Baton Rouge Physical Therapy in The Advocate for Pumpkin Carving Safety Tips
Take care when carving pumpkins and consider safer decor methods, hand therapists say
Families are filling pumpkin patches to pick out that perfect gourd to turn into a jack-o’-lantern, but hand therapists say that Halloween fun can turn grisly if pumpkin carving turns into a nightmare on your street, a news release said.
According to the U.S. Consumer Products Safety Commission, there were more than 2,700 Halloween-related injuries in 2019 and more than 40% of the injuries were related to pumpkin carving.
Hand therapists at Baton Rouge Physical Therapy Lake shared safe tips and alternatives to trick out a jack-o’-lantern this Halloween season.
Six tips to keep pumpkin carving fun, not frightful:
Carve pumpkins in a well-lit and dry area: Carving pumpkins outside keeps the mess out of the house, but make sure you set up your carving station in a well-lit area so you can see what you are doing. Also make sure the area, the pumpkin, your hands and carving tools are dry so there are no unintended slip-ups that could leave you carving more than your pumpkin. The innards of a pumpkin are wet and slimy, so keep drying towels at hand to keep everything clean and dry.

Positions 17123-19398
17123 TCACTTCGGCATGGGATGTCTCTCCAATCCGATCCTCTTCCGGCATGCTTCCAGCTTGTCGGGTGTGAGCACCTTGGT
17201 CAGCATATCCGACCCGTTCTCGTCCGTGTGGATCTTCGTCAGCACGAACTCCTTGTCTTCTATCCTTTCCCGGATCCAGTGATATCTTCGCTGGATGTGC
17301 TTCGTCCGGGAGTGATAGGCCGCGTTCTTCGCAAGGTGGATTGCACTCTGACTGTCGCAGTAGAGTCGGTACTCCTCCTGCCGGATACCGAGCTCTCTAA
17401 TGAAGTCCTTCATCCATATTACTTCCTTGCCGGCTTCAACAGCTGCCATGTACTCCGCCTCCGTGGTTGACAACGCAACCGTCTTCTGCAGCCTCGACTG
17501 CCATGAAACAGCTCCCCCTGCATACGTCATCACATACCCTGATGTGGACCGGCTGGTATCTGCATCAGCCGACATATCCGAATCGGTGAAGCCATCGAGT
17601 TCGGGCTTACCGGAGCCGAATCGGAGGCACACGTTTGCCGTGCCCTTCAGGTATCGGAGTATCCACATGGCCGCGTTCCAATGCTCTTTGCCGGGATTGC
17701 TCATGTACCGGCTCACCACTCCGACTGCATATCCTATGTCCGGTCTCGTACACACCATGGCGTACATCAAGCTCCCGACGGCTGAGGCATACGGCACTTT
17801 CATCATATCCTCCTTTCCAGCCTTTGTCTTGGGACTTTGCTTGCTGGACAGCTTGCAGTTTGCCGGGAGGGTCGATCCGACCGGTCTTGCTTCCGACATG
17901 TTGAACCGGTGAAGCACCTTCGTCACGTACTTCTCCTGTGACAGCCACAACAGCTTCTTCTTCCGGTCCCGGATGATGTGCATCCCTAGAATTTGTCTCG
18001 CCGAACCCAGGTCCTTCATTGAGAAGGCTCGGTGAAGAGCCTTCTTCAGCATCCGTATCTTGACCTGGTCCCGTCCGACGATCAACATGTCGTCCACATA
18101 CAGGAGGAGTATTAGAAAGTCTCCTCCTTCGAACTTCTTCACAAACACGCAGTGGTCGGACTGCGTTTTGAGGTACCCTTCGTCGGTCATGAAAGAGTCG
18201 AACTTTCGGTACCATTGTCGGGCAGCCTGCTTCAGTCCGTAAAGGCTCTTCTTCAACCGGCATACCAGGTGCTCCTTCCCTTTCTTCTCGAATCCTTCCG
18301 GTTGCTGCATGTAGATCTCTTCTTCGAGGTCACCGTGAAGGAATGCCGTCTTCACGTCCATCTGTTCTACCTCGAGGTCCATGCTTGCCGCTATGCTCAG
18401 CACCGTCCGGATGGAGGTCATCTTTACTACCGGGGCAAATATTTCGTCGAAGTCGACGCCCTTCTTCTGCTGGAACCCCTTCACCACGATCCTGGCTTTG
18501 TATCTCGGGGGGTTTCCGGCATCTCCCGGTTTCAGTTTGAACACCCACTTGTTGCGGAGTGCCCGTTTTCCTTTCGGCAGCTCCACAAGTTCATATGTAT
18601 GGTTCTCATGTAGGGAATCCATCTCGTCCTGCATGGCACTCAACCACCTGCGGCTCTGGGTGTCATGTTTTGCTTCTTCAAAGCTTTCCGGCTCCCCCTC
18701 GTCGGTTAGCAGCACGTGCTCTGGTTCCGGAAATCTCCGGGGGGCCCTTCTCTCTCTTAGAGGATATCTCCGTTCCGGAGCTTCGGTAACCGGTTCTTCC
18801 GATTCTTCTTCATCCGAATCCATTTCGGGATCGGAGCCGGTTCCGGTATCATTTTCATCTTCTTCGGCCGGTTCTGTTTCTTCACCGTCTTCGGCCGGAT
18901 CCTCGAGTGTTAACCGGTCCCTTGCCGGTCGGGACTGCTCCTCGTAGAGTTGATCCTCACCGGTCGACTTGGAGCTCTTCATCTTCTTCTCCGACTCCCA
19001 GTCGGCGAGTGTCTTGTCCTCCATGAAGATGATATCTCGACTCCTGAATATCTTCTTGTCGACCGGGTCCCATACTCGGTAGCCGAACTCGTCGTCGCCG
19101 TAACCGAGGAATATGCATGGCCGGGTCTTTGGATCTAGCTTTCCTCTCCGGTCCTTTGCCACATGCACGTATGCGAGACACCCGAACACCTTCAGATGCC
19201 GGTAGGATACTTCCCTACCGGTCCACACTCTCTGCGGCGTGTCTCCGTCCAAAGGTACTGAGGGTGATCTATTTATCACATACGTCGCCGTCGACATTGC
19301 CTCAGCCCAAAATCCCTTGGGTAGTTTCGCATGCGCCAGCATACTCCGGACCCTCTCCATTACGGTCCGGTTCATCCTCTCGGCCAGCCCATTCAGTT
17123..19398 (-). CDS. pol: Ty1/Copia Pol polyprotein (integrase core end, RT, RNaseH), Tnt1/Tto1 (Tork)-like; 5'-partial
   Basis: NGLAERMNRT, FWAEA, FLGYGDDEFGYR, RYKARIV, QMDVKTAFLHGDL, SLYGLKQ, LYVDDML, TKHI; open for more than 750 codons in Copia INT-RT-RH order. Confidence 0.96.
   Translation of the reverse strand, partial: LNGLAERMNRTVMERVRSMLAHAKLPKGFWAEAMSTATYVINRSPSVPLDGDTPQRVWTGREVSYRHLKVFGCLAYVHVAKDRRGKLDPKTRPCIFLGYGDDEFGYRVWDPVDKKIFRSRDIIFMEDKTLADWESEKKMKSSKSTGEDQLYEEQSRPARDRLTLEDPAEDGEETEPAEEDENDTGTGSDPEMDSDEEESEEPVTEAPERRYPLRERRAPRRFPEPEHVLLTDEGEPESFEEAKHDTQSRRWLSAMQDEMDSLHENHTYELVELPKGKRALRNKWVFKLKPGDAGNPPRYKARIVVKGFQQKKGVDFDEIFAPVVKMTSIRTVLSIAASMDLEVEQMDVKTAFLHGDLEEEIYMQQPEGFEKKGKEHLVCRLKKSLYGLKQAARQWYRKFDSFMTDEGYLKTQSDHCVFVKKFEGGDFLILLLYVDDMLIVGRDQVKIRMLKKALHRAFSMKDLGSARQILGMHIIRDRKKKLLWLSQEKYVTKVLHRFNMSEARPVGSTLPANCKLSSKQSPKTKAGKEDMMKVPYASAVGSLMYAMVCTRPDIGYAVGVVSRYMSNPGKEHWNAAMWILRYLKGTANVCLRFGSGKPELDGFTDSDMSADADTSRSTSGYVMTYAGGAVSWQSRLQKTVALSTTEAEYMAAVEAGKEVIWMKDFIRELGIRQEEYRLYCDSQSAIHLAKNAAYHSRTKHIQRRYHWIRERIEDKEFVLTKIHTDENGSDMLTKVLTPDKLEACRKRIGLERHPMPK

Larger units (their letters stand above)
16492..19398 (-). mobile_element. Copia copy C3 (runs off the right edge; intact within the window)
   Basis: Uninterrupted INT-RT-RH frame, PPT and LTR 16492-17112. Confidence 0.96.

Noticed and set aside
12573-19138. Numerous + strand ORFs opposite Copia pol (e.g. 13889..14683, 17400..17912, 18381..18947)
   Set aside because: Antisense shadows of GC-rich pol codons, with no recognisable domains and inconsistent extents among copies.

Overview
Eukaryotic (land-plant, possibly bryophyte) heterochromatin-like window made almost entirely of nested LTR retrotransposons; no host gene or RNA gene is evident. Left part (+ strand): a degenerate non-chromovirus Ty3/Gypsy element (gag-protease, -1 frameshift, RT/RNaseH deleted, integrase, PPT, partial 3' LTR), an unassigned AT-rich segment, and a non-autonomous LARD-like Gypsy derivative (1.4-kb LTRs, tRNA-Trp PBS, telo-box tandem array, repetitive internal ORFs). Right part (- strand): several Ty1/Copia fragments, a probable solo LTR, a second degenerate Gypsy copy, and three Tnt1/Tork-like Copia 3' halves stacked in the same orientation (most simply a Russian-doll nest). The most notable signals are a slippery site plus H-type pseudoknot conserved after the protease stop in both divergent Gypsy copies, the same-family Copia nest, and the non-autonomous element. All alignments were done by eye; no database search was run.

Use a pumpkin carving kit: Leave the big chef knives for the horror movies and use the pumpkin carving kits that are sold in most grocery or convenience stores. The small tools are specially designed for pumpkin carving safety and the serrated pumpkin saws can cut your pumpkin without getting stuck deep in the pumpkin’s skin — or your skin. Large chef knives can cut deep and require force to pull out, and that is when many accidents happen.
Carve away from you: Use the same common sense you would when using any knife, cut and carve away from you, not toward you. It also cuts down on the chance for accidents if you use small strokes, almost like an edging. Don’t try to cut all the way through the pumpkin in one stroke.